Home News Coronavirus Prompts Fall In Terrorist Activity, But Effect Could Be Shortlived

Coronavirus Prompts Fall In Terrorist Activity, But Effect Could Be Shortlived

Coronavirus Prompts Fall In Terrorist Activity, But Effect Could Be Shortlived

The curfews, closed borders and grounded airline fleets of the coronavirus era have made life difficult for people around the world, but there is a silver lining to the lockdown: terrorists have also found it harder to move around, recruit new foot soldiers and commit atrocities.

Measures taken to limit crowds have also robbed terrorists of many potential targets, although not every attack has been prevented – three were killed in a knife attack in Nice, France in late October.

The overall trend is positive though, as it has been for several years. Deaths from terrorism fell by 15% around the world last year to under 14,000. It is the fifth year in a row the number has fallen and the likelihood is that this year’s pandemic will mean that continues, according to the Institute of Economics and Peace (IEP).

“Deaths continue to decrease year after year and for the fifth year in a row,” says Serge Stroobants, director of operations for Europe, the Middle East and North Africa at IEP. “When we look at the numbers for 2020 the first impression that we have is we see a decrease in the impact of terrorism globally. A lot of different forms of violence saw a decrease due to the lockdown.”

Some groups have tried to use the debate around coronavirus as a new rhetorical front. Milo Comerford of the Institute for Strategic Dialogue points out in an essay in the latest edition of the IEP’s Global Terrorism Index that the Taliban has suggested the virus was sent by God in response to the “sins of mankind,” while Islamic State has referred to it as a “soldier of Allah”.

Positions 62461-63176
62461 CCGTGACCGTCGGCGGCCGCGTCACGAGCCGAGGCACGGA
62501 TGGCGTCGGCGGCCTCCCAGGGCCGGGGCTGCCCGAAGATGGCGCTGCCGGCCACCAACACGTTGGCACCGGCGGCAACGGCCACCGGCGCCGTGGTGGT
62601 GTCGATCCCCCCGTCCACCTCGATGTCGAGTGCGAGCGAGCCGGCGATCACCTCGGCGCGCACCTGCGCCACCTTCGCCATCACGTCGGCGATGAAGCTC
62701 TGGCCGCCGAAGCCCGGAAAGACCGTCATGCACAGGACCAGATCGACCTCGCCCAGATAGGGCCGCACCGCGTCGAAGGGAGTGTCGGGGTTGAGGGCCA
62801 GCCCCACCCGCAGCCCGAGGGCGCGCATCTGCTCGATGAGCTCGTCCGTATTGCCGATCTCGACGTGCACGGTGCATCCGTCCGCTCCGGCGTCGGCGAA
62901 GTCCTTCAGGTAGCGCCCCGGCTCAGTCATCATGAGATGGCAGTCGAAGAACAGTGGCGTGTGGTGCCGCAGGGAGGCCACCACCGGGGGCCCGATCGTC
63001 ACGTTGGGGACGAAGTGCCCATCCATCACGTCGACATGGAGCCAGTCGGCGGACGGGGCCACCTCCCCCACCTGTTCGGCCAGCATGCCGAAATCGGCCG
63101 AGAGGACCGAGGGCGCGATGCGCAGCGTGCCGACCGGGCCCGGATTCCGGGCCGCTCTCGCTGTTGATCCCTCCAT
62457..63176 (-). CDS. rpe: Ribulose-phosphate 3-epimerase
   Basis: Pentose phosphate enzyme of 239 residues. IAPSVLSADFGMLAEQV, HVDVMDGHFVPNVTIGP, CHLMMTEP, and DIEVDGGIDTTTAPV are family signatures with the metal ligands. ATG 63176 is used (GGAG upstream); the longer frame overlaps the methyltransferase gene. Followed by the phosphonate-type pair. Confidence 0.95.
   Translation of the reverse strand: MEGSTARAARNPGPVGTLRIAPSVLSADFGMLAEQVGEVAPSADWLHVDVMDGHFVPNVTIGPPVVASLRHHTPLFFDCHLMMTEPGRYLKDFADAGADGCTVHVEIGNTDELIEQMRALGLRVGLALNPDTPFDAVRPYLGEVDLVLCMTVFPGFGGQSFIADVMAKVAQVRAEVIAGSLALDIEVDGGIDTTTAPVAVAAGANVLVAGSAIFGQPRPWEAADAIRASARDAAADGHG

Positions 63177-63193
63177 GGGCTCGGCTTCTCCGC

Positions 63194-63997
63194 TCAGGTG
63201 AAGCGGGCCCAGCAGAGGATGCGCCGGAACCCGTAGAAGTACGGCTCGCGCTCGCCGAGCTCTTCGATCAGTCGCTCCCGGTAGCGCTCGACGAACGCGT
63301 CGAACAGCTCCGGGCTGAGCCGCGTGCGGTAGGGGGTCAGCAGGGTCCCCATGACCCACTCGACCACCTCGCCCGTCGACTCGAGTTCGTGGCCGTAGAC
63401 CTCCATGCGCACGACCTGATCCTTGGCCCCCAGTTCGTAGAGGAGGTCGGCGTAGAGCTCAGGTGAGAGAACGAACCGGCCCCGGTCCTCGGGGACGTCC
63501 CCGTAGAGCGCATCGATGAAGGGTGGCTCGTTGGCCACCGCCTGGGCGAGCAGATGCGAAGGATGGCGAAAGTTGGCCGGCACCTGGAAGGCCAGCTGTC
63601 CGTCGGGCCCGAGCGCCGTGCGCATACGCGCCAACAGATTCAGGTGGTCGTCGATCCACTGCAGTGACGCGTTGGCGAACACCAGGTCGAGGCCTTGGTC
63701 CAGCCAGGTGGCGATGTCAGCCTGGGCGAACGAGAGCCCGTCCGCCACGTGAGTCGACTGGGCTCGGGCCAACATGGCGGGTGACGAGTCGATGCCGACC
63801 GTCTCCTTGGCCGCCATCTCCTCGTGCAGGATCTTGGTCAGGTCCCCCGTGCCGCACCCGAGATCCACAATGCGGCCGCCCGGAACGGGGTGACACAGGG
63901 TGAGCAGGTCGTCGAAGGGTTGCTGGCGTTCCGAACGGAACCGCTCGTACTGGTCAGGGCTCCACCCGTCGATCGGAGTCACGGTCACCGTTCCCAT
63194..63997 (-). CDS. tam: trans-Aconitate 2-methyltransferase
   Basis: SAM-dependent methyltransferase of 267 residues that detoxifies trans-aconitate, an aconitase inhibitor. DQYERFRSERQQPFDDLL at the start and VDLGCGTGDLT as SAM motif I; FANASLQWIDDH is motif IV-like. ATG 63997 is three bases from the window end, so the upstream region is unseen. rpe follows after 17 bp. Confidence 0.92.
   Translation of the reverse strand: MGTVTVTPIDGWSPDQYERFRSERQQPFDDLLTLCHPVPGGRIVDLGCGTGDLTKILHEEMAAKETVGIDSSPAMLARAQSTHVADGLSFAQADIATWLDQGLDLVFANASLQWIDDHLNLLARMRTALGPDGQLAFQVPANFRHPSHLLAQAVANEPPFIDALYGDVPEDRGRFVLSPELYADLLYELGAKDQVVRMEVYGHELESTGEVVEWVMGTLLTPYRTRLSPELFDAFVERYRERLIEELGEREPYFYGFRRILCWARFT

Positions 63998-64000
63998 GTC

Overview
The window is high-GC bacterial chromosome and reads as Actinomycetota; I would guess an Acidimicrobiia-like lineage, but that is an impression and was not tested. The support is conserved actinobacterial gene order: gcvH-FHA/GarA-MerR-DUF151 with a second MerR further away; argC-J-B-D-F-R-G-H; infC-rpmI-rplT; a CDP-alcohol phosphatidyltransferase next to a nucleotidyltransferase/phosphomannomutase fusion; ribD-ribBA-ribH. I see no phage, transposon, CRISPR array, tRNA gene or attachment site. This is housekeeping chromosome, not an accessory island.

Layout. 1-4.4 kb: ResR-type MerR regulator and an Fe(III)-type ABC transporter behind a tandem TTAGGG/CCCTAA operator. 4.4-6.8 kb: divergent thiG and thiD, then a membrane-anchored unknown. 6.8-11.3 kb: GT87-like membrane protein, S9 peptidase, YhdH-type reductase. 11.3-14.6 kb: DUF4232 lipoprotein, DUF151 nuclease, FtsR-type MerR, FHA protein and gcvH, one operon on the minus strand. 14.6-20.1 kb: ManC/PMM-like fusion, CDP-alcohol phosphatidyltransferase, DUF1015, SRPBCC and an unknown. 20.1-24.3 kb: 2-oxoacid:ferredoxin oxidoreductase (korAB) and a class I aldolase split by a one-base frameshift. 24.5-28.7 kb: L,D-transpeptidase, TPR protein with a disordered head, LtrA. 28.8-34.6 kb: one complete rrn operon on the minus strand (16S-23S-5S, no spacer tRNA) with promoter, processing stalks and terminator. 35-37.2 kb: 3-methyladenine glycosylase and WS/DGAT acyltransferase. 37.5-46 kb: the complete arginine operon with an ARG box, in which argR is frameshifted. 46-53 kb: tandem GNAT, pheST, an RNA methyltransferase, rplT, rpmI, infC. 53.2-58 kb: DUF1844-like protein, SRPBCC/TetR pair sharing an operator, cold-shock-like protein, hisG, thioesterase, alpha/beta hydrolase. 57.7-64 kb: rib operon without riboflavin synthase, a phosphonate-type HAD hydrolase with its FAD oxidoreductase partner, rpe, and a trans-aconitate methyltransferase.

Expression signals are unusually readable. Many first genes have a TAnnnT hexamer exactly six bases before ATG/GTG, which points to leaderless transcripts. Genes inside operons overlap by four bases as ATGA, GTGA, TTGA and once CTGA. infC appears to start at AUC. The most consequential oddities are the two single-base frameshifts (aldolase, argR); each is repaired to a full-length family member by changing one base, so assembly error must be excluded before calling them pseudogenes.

Whether such invective will work remains to be seen. There is though a risk that the economic downturn caused by Covid-19 could increase political instability in some places and that governments under financial pressure may decide to cut back on funding for counter-terrorism initiatives.

“We might see less funding for counter-terrorism activities or activities that would create a better socio-economic environment in which people would have less tendency to be radicalised,” says Stroobants. “Under this socio-economic pressure we might see that more people are going to alienate from society, more people feel discriminated against and more people would be prone to listen to the messages of [terrorist] recruiters. That’s a potential risk for the future.”

Global trends

The countries most at risk of a renewed surge in terrorist violence are generally already war-torn – 96% of all terrorist attacks take place in a country already involved in a violent conflict according to the IEP’s analysis.

According to the Global Terrorism Index, 63 countries recorded at least one death from a terrorist attack in 2019. The country that suffered the most was Afghanistan, followed by Iraq, Nigeria, Syria, Somalia, Yemen, Pakistan, India, Democratic Republic of Congo and the Philippines.

Overall, the Middle East and North Africa region recorded the largest improvement in terrorism for the second consecutive year, recording the lowest number of deaths since 2003. For the second year in a row South Asia was the region most impacted by terrorism, but seven of the ten countries with the largest increases in terrorism deaths were in sub-Saharan Africa.